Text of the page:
Implications of the changes to the 14 19 curriculum mark weston
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Implications of the changes to the 14 19 curriculum mark weston

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  • Tech and Global changes – the majority of employment is becoming more technical – for the UK to compete in a global market place we need citizens who are equipped educationally to meet that challenge. Education is the best method of delivering the improvements required. Within the reforms to the 14 – 19 curriculum are the Personal, Learning and Thinking skills framework which teaches the pupils how to be more effective within the workplace. Encourage Students – by allowing more choice within the curriculum pupils will feel that they are more in charge of their education. This is a good lesson to learn at an early age and will encourage life long learning. This is another useful tool for the UK workforce as there are no such things as jobs for life. Most people will have to, or may wish to, change career at least once within their working life. These changes may require gaining new knowledge and learning how to complete the new job. Bridging the gap – close the achievement gap, irrespective of race, gender, disability or background Holistic Support – By returning the educational requirements of young people to local authorities more support can be given to young people. Local authorities have the lead responsibility for reducing the proportion of young people NEET in their areas. By increasing opportunities through education and apprenticeship the student life choices Review and update – when the options are determined between the pupil and mentor a review process is initiated with regular review points. This will ensure that the students progress is maintained and any issues are raised before they become problems.
  • Increasing the minimum school leaving age to 18 will deliver a more educated workforce to UK businesses. It will also increase the number of those participating in apprenticeships which will, hopefully, lead to higher employment. Diplomas -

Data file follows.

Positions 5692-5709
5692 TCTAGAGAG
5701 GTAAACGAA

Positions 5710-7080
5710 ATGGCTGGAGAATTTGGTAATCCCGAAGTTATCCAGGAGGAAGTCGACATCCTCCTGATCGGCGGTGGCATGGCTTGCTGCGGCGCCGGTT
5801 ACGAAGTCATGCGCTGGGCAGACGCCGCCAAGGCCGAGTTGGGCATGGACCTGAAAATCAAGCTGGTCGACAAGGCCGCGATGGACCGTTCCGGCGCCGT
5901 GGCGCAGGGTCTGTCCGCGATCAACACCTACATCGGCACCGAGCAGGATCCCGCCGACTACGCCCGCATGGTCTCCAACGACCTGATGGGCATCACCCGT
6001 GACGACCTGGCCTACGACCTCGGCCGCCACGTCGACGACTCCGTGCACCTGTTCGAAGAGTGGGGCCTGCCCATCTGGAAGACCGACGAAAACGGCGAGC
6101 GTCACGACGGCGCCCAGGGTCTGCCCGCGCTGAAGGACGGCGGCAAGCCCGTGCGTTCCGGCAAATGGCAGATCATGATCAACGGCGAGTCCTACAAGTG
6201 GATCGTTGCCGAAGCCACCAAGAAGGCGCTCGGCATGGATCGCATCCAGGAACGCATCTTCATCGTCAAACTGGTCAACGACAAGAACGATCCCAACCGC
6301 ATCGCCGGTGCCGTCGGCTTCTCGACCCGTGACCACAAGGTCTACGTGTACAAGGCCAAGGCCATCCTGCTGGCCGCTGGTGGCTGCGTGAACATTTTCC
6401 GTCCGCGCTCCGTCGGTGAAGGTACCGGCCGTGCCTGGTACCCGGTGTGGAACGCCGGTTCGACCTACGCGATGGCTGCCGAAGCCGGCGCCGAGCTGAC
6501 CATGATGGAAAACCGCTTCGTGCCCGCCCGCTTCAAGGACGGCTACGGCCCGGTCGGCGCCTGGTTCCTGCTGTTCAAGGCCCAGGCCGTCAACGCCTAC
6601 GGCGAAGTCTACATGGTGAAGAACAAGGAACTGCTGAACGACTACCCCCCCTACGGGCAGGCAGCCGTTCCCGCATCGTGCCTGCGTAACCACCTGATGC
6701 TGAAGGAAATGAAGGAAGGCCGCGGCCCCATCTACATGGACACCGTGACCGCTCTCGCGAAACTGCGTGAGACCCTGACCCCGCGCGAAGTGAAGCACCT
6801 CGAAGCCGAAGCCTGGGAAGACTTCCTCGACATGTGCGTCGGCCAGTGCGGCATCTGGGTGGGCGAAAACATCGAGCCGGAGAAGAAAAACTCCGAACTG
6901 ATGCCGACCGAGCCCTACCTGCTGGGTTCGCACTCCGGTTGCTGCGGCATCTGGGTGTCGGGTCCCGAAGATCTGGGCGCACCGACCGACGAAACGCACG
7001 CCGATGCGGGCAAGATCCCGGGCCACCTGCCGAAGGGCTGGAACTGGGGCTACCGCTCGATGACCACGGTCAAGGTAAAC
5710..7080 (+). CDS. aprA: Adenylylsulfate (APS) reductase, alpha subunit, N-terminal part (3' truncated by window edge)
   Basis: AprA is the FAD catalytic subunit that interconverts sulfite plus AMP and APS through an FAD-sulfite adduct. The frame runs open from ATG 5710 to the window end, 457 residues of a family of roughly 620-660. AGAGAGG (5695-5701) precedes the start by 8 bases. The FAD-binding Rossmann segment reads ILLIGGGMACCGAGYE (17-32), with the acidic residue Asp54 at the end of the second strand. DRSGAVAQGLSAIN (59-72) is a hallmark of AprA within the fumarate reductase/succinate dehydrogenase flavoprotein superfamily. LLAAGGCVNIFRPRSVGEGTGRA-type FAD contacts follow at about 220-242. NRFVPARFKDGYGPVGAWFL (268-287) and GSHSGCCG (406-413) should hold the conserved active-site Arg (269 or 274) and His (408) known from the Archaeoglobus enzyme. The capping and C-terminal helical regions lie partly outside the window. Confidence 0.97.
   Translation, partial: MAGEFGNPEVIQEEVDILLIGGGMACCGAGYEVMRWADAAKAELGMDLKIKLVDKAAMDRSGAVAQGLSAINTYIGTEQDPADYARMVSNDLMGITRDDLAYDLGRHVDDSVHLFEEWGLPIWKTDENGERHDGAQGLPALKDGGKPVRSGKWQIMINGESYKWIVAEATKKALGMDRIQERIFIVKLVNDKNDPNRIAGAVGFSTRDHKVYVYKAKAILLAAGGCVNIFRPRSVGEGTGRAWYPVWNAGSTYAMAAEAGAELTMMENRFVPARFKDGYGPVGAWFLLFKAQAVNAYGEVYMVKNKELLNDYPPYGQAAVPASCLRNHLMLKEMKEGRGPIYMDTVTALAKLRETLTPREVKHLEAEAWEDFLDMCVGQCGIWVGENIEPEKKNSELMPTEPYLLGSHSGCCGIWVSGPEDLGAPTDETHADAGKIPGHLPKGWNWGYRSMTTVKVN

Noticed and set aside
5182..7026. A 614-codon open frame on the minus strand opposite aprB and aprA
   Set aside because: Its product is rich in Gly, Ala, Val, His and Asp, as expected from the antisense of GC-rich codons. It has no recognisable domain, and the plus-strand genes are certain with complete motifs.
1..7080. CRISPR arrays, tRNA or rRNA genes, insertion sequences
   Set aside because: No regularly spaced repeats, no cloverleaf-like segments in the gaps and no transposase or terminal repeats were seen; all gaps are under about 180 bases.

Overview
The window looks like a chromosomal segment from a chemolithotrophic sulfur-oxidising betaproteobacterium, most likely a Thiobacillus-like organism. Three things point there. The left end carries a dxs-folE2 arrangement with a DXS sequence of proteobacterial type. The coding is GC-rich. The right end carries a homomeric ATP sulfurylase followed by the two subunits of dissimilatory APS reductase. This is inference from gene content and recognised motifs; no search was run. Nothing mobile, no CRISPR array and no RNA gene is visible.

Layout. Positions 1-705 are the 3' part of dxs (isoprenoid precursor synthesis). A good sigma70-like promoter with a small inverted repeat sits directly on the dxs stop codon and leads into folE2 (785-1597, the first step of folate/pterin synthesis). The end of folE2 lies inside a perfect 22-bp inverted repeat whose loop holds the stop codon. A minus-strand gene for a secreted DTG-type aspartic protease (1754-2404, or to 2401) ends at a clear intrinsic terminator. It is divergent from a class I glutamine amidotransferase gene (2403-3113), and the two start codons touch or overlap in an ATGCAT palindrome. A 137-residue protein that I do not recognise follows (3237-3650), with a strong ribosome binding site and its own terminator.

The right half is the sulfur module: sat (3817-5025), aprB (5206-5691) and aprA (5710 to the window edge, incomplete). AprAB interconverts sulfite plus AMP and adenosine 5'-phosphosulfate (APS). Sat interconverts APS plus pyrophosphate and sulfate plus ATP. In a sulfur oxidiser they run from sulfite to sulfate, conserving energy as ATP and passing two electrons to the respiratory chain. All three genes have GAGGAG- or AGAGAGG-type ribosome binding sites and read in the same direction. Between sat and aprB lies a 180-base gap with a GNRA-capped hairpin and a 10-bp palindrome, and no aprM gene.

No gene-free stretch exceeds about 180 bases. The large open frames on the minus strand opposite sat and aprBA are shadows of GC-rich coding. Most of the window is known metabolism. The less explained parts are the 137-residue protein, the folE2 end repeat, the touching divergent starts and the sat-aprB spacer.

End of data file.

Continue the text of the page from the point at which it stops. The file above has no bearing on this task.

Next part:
• More options delivers a more flexible framework giving greater opportunities to shape the curriculum for individual student needs. Students will have four options dependant upon their own requirements.
  • Controlled assessment is internal assessment in a supervised environment/classroom and is replacing coursework from September 2009 for most subjects E xamination papers– allowing all students to demonstrate their knowledge Functional skills - core elements of English, mathematics and ICT that provide individuals with the skills and abilities they need to operate confidently, effectively and independently in life, their communities and work. Individuals possessing these skills are able to progress in education, training and employment and make a positive contribution to the communities in which they live and work. Individual investigation into a subject reflects the education delivered at higher education levels. More experience in an andragogic form of learning will enhance the learning experience at later stages.
  • It's a new qualification available at school or college. There are currently up to 14 subjects to choose. By 2011, there will be 17 subjects. Practical experience as well as learning in class is gained Students find out about an area of work they're interested in Foundation Diploma = 5 GCSEs grades D to G Higher Diploma = 7 GCSEs grades A* to C Advanced = 3 ½ A Levels Mandatory Subjects - Maths, English, Science and PE for 14 – 16 year olds
  • Foundation Learning programmes combine subject or vocational learning with functional skills and personal and social development. They provide learners with choice and the opportunity to specialise – and a clear path towards level 2 qualifications or other goals. Foundation Learning will be nationally available from September 2010.